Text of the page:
Are some conditions resolved with non-surgical alternatives to blepharoplasty? How often do patients end up needing surgery in the long run anyway?
How Effective Are Non-surgical Options Compared to Eyelid Surgery?
Doctor Answers 8
Eyelid Surgery Vs Non Surgical Options
Lower lids: Ceramide creams for the lower lids which in minutes as they dry the clear membrane tightens the lower lid skin minimizing bags and wrinkles. This lasts from 4-8 hrs and can be reapplied as needed. Radiofrequency, laser and peels tighten the skin with minimal downtime. Fillers for fat transfer #lipoinjection, to the lower lid to fill in the cheek-lid depression that casts shadows also helps many.
For the upper lids, Botox in the crows feet area just below the brow will gently lift the lateral brow and lift a bit of the hooding on the side of your eye. This lasts about 3-4 months. Make sure you go to an expert injector associated with a Plastic Surgeon, Facial Plastic Surgeon, Dermatologist, or Ophthalmologist skilled in injections.
Nonsurgical treatment of eyelids
I use the Pixel laser (Erbium YAG) if there are fine lines in the lower lids but if there is extra skin, a blepharoplasty (eyelid surgery) should be performed. For dark circles, either restylane or fat injections help.
The choice of Blepharoplasty Surgery vs non surgical eyelid treatment depends on what your eyelids look like.
Blepharoplasty with surgery or laser works best if there is significant extra skin or herniated fat pads. If the eyelids a slightly loose or wrinkled, it is possible to get a great results with ablative or sometimes nonablative laser treatments.
You might also like...
Non-surgical options can be effective
Non-surgical alternatives for blepharoplasty include Botox/Dysport injections to raise the eyebrow which can result in a more open eye apperance, fillers (Restylane or Juvederm) to carefully smooth out the under eye area and chemical peels or laser to smooth fine lines and imnprove pigment. All of these effects are temporary and therefore proceeding with a surgical treatment can be considered for a more long-lasting result.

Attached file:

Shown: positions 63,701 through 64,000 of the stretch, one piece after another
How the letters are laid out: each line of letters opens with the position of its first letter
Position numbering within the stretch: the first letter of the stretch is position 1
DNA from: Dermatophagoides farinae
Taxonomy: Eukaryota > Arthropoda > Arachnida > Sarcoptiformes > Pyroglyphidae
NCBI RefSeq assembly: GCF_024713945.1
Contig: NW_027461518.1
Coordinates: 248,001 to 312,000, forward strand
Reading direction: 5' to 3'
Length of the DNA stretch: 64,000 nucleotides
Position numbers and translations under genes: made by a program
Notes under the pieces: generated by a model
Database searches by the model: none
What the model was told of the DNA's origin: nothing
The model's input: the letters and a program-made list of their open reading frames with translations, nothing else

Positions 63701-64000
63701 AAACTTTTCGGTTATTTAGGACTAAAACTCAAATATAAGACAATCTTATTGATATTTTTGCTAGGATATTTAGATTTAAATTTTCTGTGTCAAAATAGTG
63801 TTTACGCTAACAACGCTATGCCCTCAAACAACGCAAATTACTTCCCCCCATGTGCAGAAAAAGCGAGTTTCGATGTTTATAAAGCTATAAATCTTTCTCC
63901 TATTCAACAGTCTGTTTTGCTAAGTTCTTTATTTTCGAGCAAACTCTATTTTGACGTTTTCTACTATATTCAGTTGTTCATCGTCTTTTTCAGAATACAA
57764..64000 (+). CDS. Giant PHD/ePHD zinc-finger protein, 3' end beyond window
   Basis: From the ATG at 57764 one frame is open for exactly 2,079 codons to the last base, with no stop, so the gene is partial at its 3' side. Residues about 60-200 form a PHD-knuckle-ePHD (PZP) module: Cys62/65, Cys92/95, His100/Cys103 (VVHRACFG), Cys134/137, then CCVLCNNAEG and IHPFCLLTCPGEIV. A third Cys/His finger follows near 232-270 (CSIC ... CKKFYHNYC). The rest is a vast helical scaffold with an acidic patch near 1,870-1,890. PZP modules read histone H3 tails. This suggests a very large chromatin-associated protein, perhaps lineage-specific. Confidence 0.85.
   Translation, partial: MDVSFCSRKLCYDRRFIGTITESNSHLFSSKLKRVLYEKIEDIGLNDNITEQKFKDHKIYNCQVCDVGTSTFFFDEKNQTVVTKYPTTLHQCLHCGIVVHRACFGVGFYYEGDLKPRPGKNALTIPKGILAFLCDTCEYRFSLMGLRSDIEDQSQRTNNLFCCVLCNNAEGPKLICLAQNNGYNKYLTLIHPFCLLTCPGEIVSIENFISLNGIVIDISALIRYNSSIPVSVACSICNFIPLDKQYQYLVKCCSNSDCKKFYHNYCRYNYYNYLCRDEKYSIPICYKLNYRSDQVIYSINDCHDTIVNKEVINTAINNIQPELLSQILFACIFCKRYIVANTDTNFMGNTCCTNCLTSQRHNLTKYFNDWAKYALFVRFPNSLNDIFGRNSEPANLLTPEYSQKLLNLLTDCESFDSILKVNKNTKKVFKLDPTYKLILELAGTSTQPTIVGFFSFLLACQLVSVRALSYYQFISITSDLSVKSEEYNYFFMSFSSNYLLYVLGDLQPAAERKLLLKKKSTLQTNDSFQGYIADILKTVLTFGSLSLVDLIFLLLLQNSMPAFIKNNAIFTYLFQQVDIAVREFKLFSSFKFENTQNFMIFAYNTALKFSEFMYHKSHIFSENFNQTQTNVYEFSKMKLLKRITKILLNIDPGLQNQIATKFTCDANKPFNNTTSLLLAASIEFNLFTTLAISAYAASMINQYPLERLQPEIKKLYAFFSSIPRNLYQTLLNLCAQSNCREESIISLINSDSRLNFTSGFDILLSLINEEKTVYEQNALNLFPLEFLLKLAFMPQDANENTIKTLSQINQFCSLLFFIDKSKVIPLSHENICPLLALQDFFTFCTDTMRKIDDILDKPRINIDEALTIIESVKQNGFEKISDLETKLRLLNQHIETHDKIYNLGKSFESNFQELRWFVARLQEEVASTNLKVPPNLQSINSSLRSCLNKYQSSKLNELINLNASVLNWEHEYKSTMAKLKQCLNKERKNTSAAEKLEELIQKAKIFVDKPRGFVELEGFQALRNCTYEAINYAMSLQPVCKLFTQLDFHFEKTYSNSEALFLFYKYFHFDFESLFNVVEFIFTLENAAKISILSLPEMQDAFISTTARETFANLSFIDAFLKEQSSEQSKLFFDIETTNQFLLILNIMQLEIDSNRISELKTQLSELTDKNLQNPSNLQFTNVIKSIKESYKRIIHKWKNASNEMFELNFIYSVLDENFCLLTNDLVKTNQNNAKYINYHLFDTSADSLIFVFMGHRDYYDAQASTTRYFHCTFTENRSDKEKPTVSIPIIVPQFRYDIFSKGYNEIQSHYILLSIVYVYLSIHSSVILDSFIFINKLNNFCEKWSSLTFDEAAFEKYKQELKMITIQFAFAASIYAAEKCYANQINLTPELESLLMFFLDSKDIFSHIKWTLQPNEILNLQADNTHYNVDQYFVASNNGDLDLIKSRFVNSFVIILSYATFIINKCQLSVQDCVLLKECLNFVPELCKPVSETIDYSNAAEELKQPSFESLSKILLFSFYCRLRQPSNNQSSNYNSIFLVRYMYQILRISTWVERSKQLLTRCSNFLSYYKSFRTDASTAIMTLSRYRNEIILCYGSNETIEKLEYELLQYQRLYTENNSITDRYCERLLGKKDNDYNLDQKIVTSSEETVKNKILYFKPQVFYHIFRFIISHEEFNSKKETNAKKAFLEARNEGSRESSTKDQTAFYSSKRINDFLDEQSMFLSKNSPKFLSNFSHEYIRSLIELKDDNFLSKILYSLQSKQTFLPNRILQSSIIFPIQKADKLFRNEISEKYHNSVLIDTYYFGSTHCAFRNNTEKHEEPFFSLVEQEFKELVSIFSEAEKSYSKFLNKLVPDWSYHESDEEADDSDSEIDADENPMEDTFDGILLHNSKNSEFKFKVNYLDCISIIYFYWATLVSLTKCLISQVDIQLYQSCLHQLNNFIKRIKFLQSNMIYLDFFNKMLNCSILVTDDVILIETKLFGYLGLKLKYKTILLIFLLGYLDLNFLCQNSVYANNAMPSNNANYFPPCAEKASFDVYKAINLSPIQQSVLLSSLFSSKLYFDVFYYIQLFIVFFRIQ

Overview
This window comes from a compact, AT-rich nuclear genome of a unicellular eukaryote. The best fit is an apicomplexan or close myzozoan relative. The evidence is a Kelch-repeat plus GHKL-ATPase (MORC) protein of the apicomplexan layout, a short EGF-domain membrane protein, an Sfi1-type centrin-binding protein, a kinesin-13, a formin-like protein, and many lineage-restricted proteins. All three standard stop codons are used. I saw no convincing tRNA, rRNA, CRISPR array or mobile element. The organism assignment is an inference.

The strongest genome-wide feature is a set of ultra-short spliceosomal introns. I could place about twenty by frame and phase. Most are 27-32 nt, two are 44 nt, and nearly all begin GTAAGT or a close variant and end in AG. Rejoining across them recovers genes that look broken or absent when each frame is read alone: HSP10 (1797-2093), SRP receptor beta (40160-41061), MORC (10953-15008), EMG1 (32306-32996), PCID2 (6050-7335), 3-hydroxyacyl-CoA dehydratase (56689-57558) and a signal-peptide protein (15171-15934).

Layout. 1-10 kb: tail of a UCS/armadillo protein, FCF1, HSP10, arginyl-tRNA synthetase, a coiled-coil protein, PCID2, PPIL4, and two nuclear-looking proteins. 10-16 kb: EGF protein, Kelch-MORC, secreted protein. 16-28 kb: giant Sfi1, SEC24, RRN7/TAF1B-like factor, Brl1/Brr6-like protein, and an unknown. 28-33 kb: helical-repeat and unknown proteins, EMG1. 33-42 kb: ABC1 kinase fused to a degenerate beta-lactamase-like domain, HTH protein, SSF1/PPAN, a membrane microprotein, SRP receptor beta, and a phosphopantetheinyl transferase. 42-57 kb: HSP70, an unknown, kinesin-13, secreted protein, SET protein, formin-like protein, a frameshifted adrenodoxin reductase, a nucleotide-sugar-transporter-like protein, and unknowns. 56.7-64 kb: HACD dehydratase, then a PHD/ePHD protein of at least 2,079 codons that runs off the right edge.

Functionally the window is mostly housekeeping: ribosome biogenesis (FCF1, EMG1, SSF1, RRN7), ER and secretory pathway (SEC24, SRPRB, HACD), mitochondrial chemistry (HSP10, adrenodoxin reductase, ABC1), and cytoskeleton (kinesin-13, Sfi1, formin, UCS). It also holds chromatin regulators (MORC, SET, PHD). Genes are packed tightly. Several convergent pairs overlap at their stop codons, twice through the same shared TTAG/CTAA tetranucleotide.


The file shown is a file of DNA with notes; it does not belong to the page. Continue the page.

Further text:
Consult with a plastic surgeon to discuss your options
This question seems to ask when can injectables improve the appearance of the eyes and when is surgery necessary to achieve the desired improvement. For the upper eyelids the answer to this question depends on the extent of any excess redundant upper eyelid skin. The appearance of the upper eyelids can sometimes be improved with the use of neuromodulators. However, if there is excessive upper eyelid skin surgical removal of the excess redundant skin is necessary.
We can't answer this question definitively yet.
It is very clear that the noninvasive treatment are very good. For some people it means help for many years avoiding the need to have eyelid surgery. There are other for whom the noninvasive methods simple do no adequately address there anatomic issues. They need surgery. I personally believe that there are individuals for whom minimally invasive methods will work for them until they reach a point where they are no longer interested in cosmetic procedures. What I can't tell you is how many will ultimately transition from being success with non invasive methods to needing surgery and when this will happen for a given person.
Nonsurgical alternatives to blepharoplasty
Non-surgical Alternatives to Blepharoplasty
The brief answer is that although there are non-surgical treatments for specific aesthetic concerns around the eyes, there is no substitute for skin removal in the upper eyelids when it is indicated, or fat removal/cheek repositioning in the lower eyelids. Botox/ Dysport/ Xeomin are very effective in addressing crow's feet, Sculptra and fillers are very effective at adding volume to the cheeks, but do not address the concerns shared by most upper/lower eyelid Blepharoplasty candidates
These answers are for educational purposes and should not be relied upon as a substitute for medical advice you may receive from your physician. If you have a medical emergency, please call 911. These answers do not constitute or initiate a patient/doctor relationship.